"I don't think there was anyone from our league that ever believed our league was down," Butler said. "I don't think there was anybody that competed in our league that was surprised by seven teams getting in. I think we felt very confident in the fact that we knew there were at least seven that deserved to be in the NCAA Tournament field, and it's great for that to be recognized by the committee and for us to have seven in, because I don't think by any stretch it was a down year for our league.
"I think that was a perception because maybe Tennessee and LSU weren't as strong as they had been the previous four years, in particular. But we had great strength in our league from top to bottom and no surprise to me at all for everyone that got in to be in and I just hope everyone has a great first round game, and we see a lot of SEC teams advance."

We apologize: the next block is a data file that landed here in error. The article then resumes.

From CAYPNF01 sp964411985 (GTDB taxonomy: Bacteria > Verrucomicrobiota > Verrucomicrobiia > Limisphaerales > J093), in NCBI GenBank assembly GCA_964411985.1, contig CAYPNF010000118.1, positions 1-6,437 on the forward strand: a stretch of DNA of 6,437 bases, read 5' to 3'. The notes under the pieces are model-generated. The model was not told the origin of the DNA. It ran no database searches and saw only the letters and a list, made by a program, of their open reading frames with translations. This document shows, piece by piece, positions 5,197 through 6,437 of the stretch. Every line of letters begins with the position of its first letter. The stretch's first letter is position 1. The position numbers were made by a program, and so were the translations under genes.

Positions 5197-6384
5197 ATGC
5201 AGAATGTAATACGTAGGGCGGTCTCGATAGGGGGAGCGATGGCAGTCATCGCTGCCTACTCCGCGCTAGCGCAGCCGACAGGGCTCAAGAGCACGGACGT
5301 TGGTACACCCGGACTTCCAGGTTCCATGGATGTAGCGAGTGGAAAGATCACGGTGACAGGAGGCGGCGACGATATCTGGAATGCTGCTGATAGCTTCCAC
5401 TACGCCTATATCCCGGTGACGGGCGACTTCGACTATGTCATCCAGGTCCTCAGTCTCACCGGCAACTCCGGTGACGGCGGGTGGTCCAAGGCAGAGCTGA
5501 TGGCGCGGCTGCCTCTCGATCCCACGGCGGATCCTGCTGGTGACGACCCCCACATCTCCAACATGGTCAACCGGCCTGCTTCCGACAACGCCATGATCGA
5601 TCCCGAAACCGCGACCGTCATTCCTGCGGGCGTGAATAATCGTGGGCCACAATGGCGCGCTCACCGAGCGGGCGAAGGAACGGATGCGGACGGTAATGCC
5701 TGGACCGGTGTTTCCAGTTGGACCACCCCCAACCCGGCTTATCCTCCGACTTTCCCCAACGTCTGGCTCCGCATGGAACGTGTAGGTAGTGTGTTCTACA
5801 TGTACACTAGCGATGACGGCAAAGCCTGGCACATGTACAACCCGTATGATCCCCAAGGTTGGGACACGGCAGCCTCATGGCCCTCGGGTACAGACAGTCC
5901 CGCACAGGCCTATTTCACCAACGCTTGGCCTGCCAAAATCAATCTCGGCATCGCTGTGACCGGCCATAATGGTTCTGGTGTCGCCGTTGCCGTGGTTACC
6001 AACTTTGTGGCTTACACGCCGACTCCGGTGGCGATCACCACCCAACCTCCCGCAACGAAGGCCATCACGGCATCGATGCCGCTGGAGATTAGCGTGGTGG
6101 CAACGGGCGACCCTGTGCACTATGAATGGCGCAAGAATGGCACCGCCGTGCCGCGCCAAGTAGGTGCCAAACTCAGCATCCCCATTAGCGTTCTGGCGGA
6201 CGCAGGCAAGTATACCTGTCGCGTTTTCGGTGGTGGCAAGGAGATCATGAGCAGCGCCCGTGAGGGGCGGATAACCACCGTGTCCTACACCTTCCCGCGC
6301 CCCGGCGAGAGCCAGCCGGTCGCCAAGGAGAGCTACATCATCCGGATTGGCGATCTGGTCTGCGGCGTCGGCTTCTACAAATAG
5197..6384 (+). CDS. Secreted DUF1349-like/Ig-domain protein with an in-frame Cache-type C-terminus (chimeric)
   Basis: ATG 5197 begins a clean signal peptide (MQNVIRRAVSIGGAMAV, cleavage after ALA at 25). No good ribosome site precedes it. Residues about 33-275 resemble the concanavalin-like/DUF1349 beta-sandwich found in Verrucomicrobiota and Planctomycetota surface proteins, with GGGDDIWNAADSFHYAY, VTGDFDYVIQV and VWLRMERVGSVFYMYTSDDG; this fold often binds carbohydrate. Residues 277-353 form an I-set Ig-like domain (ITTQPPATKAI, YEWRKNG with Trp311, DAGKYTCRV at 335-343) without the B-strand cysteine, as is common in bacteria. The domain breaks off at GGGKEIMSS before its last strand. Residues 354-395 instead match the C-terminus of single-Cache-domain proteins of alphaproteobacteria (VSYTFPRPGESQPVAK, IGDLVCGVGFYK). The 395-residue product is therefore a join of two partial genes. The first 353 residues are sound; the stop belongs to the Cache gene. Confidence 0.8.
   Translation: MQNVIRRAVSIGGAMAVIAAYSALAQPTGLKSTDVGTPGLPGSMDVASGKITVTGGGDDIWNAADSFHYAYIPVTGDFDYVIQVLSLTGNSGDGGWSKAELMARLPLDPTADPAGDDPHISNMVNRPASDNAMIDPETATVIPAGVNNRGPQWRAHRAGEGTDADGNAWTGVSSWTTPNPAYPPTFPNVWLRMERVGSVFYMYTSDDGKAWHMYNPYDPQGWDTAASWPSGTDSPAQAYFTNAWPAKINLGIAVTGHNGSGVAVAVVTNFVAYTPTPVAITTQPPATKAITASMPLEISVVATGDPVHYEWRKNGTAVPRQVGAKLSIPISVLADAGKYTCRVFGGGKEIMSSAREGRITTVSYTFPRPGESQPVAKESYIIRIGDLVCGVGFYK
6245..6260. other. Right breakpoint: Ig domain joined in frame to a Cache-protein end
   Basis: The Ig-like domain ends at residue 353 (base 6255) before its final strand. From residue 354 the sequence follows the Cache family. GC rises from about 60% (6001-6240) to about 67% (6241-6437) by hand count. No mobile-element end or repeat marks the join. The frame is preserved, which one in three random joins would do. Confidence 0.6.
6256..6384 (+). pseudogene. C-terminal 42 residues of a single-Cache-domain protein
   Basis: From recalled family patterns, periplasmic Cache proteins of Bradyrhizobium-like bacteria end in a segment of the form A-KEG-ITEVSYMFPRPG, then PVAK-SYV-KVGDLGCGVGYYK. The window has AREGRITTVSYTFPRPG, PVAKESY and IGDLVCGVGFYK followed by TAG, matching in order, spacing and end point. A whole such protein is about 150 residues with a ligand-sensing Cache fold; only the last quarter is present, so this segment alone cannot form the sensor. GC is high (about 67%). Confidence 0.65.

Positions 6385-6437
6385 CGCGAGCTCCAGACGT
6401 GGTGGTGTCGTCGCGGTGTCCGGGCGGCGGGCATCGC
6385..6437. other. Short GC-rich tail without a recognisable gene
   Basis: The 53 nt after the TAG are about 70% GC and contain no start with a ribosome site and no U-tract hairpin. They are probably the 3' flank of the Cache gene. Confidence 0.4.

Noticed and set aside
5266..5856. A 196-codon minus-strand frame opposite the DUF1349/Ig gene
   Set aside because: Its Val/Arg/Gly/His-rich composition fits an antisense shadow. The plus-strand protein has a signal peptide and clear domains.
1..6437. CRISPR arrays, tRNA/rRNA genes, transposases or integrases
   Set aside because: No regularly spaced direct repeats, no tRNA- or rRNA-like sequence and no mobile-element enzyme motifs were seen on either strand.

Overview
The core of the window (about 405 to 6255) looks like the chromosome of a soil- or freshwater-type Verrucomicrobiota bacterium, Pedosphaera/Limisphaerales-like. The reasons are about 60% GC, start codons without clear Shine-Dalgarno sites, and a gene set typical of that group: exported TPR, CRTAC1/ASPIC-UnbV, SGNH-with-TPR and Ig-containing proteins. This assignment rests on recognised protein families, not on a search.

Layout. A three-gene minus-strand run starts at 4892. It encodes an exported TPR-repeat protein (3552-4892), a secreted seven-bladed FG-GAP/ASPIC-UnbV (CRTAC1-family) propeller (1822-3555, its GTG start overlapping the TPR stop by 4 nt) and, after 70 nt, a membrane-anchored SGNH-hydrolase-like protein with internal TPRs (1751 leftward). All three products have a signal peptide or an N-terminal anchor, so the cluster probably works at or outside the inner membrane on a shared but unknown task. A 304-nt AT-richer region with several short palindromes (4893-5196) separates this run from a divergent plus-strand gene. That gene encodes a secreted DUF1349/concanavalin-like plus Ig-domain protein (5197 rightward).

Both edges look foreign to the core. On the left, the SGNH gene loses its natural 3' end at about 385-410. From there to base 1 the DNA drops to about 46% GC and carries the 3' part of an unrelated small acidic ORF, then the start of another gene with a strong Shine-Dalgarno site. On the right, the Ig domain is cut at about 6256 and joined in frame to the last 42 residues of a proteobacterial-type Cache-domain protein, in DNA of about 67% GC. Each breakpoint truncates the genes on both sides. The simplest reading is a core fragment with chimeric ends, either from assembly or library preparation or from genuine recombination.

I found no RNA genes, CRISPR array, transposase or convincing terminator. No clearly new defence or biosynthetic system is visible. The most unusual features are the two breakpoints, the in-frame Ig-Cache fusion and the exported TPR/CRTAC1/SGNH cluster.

GEORGIA COACH ANDY LANDERS
No. 11 seed Georgia (18-13) will play No. 6 seed Arizona State (23-8) on Saturday (1 p.m., ESPN2) in Duluth, Ga.
"We're certainly excited," Andy Landers said. "Our team is excited about being part of another NCAA Tournament and also very excited about the opportunity to play an outstanding Arizona State team. I say outstanding because the fact of the matter is they're one game away late in the season from being co-Pac 10 champs with Stanford. They are one of the best field goal percentage teams in America and one of the best defensive basketball teams in America. They're a very talented, very well coached basketball team and one that we look forward to playing."
The Lady Bulldogs were a bubble team to make the field, and the team was thrilled when its name popped up on the screen. Landers had expressed concerns at the SEC tourney about whether or not Georgia would get a slot. He specifically mentioned upsets in conference tournaments that allowed a team that would not have made it to get an automatic bid and bump a bubble team. Southern Cal didn't upset Stanford, for example, which would have created an additional school from the Pac 10 getting in that would not have otherwise and one less at-large spot for a school like Georgia.